|100% Paper and cardstock|
|Smoke and Mirrors? (Put office wall on backwards)|
|All the parts - printed and some glued to different thicknesses of cardboard|
Make the effort to print out the files to the highest quality. Then spray the printed sheets with a matte varnish - a few coats - to protect the image during construction. There are notes on the sheets as to the desired thicknesses of each part. You will need to glue the parts to either light, medium, or heavy cardboard, but sometimes just the paper only. I used a spray adhesive for this. I sort of jumped a step and printed out the parts on a heavy presentation paper, hoping to skip a step. Ultimately I would have some difficulty making small folds crisply using this type of paper. Once I got the hang of things, the model was fun to build and took maybe four hours total. In part two I'll detail some of the construction pitfalls to avoid and tricks to use.
There is also an American company - Clever Models that make paper kits. They are all American versions and some look to be quite nice, but if I had to compare the two, I think I like the Scale Scenes better - They seem to have more layers to them, with varying thicknesses too. Their interiors are also excellent. Look at the interior of the massive train station model they sell and you'll see what I mean. The prices are a little cheaper than Clever but not by much for individual kits. I think the Clever kits don't give you a variety of surface textures to choose from. There were two things the Clever does that bothered me more than a little - first, on their Freebie page they ask for donations. What? So it's free, but we are going to guilt you into paying us for the model anyway. And secondly, they charge less for n-scale and more for o-scale versions - what's that about? Aren't we talking about a computer file? I assume they just draw this thing once and then adjust the scale, or rather the computer adjusts the scale, so why does it cost more? Don't get me wrong, I will likely try a few of the Clever kits eventually, but a little bit shady on a few counts.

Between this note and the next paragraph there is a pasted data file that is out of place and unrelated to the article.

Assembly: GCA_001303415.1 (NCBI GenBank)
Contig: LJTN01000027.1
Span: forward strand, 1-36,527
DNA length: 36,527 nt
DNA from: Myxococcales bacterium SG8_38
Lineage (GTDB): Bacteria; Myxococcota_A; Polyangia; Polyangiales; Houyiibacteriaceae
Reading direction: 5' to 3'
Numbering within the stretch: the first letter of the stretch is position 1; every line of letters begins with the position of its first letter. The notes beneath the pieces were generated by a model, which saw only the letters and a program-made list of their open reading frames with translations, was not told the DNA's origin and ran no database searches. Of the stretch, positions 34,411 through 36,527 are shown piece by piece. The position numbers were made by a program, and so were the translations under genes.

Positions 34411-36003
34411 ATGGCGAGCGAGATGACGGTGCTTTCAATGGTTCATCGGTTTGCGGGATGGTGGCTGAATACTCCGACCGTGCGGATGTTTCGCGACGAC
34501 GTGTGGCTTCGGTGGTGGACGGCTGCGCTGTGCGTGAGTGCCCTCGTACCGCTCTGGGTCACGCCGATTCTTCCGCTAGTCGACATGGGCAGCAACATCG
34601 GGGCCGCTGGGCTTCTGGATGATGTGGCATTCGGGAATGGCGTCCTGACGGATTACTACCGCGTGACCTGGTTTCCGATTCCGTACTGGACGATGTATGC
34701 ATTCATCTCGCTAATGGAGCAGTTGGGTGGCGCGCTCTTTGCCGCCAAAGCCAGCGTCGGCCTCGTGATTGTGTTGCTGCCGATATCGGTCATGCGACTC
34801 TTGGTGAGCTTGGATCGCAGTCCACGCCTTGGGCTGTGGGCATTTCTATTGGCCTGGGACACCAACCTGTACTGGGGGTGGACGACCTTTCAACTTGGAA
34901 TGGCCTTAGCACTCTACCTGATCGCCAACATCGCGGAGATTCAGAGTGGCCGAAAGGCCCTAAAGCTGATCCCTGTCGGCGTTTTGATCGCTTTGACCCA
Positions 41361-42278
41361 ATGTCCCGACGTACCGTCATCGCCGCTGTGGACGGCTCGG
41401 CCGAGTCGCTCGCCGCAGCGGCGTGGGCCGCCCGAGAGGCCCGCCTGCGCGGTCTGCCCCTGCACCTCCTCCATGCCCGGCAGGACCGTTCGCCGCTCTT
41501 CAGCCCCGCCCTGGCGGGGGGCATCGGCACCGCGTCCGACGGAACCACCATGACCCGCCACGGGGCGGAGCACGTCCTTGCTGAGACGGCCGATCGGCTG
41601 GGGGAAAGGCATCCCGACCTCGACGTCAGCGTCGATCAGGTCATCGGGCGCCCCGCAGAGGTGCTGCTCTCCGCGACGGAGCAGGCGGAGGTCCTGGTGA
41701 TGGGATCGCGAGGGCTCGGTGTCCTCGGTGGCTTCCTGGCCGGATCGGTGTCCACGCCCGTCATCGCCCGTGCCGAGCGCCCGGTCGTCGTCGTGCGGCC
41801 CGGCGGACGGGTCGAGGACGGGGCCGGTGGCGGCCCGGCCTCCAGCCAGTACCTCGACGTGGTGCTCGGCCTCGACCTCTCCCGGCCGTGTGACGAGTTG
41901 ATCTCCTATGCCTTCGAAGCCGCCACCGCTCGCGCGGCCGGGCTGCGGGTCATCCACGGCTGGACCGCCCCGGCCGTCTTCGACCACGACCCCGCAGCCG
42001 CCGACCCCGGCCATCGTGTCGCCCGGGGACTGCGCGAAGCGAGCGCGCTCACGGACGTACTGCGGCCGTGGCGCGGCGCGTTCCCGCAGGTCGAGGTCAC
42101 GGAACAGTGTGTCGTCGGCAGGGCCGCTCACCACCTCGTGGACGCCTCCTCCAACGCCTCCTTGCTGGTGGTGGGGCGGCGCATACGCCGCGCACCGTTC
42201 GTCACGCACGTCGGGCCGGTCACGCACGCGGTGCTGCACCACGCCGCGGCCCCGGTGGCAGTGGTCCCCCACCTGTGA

I leave you with another project - My wife interrupted my modeling (and dared to enter the man cave) to have me dry brush her shoe. There was a very small scuff and I had to restore the leopard spots to their glory using some acrylic paints. I don't think I'll do a full blog on this one....